Honoring Memorial Day in Our Nation and Our Church
Memorial Day: baseball, fried apple pies, hotdogs, fireworks, and a nice glass of sweet tea. Is there more to this day, though? And do we also observe such a day in our church?
Memorial Day became an official American holiday in 1971 to observe to honor the men and women who have died for our freedom. It was originally known as “Decoration Day" when Americans across this country began decorating the graves and tombstones of fallen soldiers. On May 5, 1868, General John Logan, a leader of a group known as the “Northern Civil War” veterans called for a day of remembrance. On the first Decoration Day, General James Garfield made a speech at Arlington National Cemetery with over 5,000 people in attendance. He chose Arlington because of 20,000 plus Union and Confederate soldiers buried there.
As a side note, my family and I visited here in 2017. There were markers as far as the eye could see. I was humbled when I thought about all those who had given their lives so that I could preach the Gospel freely without fear of persecution. We also watched the “Changing of the Guard.” The soldier looked fierce as he walked back and forth guarding the tomb. My then 10 (now 11) year old daughter sat in silence, somehow knowing the significance of what was before us. Night and day this tomb is guarded. Each guard takes 21 steps and then pauses for 21 seconds. The significance of the number 21 reflects the 21-Gun Salute, the highest military honor given to a fallen soldier.
The Precision and the attention to detail boggled my mind. Every 30 minutes, a Change of Command would take place. A Commander and a replacement sentinel would appear. The Commander would accept and inspect the weapon from the previous soldier and then hand the gun to the new sentinel. “Pass on your orders,” the relief soldier tells the active sentinel. “Post and orders, remain as directed,” the Command Sergeant would say. The new sentinel only spoke 2 words to conclude the ceremony: “Orders acknowledged.” The "fresh" soldier would click his heels together and start his 21-step mission. Since July 1, 1937, this tomb has been continuously guarded. Even during Hurricane Isabel in 2003, the sentinels, though given permission to stop, refused to end their guard. This fierce determination is to be commended.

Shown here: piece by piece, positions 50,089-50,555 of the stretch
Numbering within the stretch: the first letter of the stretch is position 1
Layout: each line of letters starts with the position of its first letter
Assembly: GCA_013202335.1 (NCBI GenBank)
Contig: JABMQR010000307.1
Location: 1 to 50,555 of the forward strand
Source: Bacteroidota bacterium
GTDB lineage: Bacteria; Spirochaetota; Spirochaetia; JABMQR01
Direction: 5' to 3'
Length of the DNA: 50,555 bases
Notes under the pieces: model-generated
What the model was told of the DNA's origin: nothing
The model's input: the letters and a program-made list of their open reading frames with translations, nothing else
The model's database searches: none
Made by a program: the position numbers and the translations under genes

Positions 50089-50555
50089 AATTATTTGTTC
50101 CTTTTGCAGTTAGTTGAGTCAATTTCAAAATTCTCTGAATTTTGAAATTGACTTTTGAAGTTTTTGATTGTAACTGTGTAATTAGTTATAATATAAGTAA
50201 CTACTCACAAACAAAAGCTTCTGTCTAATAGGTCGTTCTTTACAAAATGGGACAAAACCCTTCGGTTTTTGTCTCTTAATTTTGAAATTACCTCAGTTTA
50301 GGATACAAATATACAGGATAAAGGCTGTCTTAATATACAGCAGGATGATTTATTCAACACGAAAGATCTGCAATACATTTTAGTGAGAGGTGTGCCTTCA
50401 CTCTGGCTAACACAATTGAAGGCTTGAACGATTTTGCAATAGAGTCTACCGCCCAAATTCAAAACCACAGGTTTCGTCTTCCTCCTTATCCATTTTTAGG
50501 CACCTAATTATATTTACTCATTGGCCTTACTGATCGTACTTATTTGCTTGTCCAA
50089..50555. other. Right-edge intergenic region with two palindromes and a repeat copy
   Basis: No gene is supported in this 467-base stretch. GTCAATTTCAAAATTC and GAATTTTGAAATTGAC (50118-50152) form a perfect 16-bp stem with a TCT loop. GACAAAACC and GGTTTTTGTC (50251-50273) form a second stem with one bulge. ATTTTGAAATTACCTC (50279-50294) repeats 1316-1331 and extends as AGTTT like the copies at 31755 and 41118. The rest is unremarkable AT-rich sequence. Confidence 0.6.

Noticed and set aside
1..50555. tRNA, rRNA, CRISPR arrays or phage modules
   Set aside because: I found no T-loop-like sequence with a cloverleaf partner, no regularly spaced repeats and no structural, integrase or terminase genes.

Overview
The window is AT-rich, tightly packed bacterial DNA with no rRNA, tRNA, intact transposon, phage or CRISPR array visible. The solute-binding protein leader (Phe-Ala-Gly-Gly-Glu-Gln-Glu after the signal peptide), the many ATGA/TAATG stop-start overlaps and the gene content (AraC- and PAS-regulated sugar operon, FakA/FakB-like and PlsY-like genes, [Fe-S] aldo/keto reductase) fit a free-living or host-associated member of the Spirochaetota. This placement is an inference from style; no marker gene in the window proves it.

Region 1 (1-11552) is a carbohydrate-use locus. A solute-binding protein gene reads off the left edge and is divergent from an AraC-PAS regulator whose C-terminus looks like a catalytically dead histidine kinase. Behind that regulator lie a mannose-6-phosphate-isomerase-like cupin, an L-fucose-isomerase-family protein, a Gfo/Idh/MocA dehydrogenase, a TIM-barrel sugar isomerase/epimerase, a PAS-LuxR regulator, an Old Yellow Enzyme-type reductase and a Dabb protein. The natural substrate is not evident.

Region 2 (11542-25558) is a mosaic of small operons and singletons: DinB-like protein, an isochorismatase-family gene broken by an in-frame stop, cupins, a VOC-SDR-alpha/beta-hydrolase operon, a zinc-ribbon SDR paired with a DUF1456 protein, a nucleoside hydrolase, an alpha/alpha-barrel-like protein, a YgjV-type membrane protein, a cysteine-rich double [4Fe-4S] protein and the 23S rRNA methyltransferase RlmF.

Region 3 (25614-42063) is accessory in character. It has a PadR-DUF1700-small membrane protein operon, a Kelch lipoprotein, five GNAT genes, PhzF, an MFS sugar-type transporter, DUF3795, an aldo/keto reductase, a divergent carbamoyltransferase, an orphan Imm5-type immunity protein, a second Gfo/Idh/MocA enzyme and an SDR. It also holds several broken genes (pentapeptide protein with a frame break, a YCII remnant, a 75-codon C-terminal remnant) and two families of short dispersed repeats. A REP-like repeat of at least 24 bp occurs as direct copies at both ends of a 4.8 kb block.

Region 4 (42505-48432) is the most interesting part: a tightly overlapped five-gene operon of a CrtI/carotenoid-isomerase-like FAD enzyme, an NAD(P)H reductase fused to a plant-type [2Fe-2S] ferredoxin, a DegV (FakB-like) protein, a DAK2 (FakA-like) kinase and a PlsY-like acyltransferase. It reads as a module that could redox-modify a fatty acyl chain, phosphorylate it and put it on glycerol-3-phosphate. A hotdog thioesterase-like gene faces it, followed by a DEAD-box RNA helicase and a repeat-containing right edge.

The Memorial Day service at Oakley Baptist Church, oddly enough, is quite the same. It is a special time when we remember, reflect, reevaluate, and regather ourselves to live in the manner of our departed friends and relatives. At our church, with over 100 years of history, we have parents, grandparents, great-grandparents, and some great-great grandparents buried in our cemetery.
The Memorial Day service, (this year on May 26 at 10:30am) is a commemoration to honor those who have passed on that have had a part in forming us into who we are today. As we remember our relatives and friends and the lives they lived, let us all allow the day to create a spark in us to live for the Savior in the way which they did - to push hard to the very end. For some, this will be their last Memorial Day service before they see Jesus; for others they will be a part of many more to come. However, to all it is a time of inclusion as we appreciate the sacrifices of a generation past, of a generation who make us who we are today.
Celebrate this Memorial Day with fond memories, yet do not mourn as those who have no hope. Paul encourages, in 1 Thessalonians 4:13-14, “But I do not want you to be ignorant concerning those who have fallen asleep, let you sorrow as others who have no hope. For if we believe that Jesus died and rose again even so God will bring with Him those who sleep in Jesus.” We have hope indeed. It is found not in the policies of our government, but in the love of God through Christ Jesus! Let us stand as one nation to celebrate the victories of our risen Savior!